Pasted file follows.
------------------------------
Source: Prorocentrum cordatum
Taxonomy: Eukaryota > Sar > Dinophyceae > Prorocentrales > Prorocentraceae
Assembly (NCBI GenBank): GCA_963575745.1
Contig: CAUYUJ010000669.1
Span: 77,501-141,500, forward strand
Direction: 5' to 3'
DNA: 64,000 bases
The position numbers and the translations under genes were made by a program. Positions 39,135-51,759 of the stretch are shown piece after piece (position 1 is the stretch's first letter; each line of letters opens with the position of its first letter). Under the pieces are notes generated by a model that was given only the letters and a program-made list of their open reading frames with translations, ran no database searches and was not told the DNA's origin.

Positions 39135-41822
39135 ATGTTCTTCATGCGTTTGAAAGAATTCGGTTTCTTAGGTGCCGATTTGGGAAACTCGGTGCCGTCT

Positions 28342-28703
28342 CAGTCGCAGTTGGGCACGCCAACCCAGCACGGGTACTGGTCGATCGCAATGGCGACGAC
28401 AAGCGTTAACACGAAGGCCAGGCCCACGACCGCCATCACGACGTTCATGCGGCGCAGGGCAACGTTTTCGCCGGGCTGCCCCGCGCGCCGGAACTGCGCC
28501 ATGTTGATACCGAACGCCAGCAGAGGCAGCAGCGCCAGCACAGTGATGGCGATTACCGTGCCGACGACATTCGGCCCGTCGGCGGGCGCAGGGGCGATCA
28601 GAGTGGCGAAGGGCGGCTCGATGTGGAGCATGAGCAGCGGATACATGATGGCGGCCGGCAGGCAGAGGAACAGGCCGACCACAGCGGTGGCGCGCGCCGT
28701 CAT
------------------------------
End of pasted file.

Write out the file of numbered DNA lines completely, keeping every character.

Source: Prorocentrum cordatum
Taxonomy: Eukaryota > Sar > Dinophyceae > Prorocentrales > Prorocentraceae
Assembly (NCBI GenBank): GCA_963575745.1
Contig: CAUYUJ010000669.1
Span: 77,501-141,500, forward strand
Direction: 5' to 3'
DNA: 64,000 bases
The position numbers and the translations under genes were made by a program. Positions 39,135-51,759 of the stretch are shown piece after piece (position 1 is the stretch's first letter; each line of letters opens with the position of its first letter). Under the pieces are notes generated by a model that was given only the letters and a program-made list of their open reading frames with translations, ran no database searches and was not told the DNA's origin.

Positions 39135-41822
39135 ATGTTCTTCATGCGTTTGAAAGAATTCGGTTTCTTAGGTGCCGATTTGGGAAACTCGGTGCCGTCT

Positions 28342-28703
28342 CAGTCGCAGTTGGGCACGCCAACCCAGCACGGGTACTGGTCGATCGCAATGGCGACGAC
28401 AAGCGTTAACACGAAGGCCAGGCCCACGACCGCCATCACGACGTTCATGCGGCGCAGGGCAACGTTTTCGCCGGGCTGCCCCGCGCGCCGGAACTGCGCC
28501 ATGTTGATACCGAACGCCAGCAGAGGCAGCAGCGCCAGCACAGTGATGGCGATTACCGTGCCGACGACATTCGGCCCGTCGGCGGGCGCAGGGGCGATCA
28601 GAGTGGCGAAGGGCGGCTCGATGTGGAGCATGAGCAGCGGATACATGATGGCGGCCGGCAGGCAGAGGAACAGGCCGACCACAGCGGTGGCGCGCGCCGT
28701 CAT